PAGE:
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Managing e-mails, one message at a time

I have three personal e-mail accounts and one office-assigned address. I check my main personal e-mail with Gmail as soon as I wake up and upon reaching the office – from then, the browser isn’t closed until I leave the newsroom. When I get home, I check my mails again if I decide to go online.

I check my office-assigned address – online_editor (at) sunstar (dot) com (ph) – only twice a day – as soon as I reach the office and shortly before I go home. As a result, my Sun.Star e-mail address is clogged with press releases, questions from readers and personal communications that are left unanswered sometimes for weeks.

I knew it was time for an inbox makeover. Merlin Mann, in his article in Macworld, suggests re-organizing your e-mail folders according to required action on messages. He says that as soon as you receive your mails, evaluate what type of actions are needed and sort these out in appropriate mail folders.

Mann suggests reorganizing your e-mail folders into 1.) inbox for unprocessed mails; 2.) respond for mails requiring only short responses; 3.) action for mails that require detailed answers; 4.) hold for information you need to be close by in the next few days; 5.) waiting for emails that require action when the recipients send back their answers; 6.) trash and; 7.) archive for sorting of mails according to your different projects or interests.

Mann rightly points out that most people organize their email folders based on projects or topics. His suggestion offers computers users a more productive way to sort through their e-mails, by forcing them to evaluate each message based on which actions to take.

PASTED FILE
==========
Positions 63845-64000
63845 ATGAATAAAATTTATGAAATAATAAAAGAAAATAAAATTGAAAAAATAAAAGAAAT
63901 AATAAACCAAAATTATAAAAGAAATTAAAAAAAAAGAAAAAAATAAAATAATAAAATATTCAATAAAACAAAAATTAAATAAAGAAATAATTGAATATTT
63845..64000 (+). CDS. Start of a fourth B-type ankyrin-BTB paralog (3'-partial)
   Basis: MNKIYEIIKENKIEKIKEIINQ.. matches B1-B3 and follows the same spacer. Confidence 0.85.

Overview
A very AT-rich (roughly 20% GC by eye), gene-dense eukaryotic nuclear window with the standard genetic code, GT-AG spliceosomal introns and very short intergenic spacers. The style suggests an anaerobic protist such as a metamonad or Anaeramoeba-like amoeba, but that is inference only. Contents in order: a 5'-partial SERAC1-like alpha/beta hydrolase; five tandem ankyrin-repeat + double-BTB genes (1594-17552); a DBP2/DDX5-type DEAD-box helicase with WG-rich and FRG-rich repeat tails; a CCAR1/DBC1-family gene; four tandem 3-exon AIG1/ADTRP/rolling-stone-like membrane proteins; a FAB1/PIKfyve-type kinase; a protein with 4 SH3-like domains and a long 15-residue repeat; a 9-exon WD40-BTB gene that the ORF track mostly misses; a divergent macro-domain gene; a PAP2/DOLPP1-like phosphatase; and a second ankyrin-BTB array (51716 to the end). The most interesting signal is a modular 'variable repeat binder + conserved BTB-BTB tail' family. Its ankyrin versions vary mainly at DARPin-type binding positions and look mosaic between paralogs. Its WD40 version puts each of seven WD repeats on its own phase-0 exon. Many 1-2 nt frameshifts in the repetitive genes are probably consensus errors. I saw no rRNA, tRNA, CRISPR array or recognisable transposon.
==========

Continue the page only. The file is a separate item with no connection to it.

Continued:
I decided to try out Mann’s suggestion last week and came up with this mail folders organization: 1.) inbox for unprocessed mails, 2.) today for e-mails that need to be acted on before I leave the newsroom. After each e-mail is acted on, the message is then transferred to the appropriate subfolder in the archives folder. 3.) this week for e-mails that need to be dealt with by Friday (the last day of my workweek); 4.) info for e-mails either containing information that I need in the next few days or data that I need to check; 5.) standby for communications that are task-related and do not have specific timeframes; 7.) archive for sorting of mails according to my different projects or interests.

In the next few days, I hope to recreate my folders organization in GMail, this time using labels. GMail does not allow users to create mail folders. Instead, it offers users an interface to put labels into e-mail messages.

By Max Limpag

Max is a journalist and blogger based in Cebu City, Philippines. He is co-founder of the journalism start-up InnoPub Media.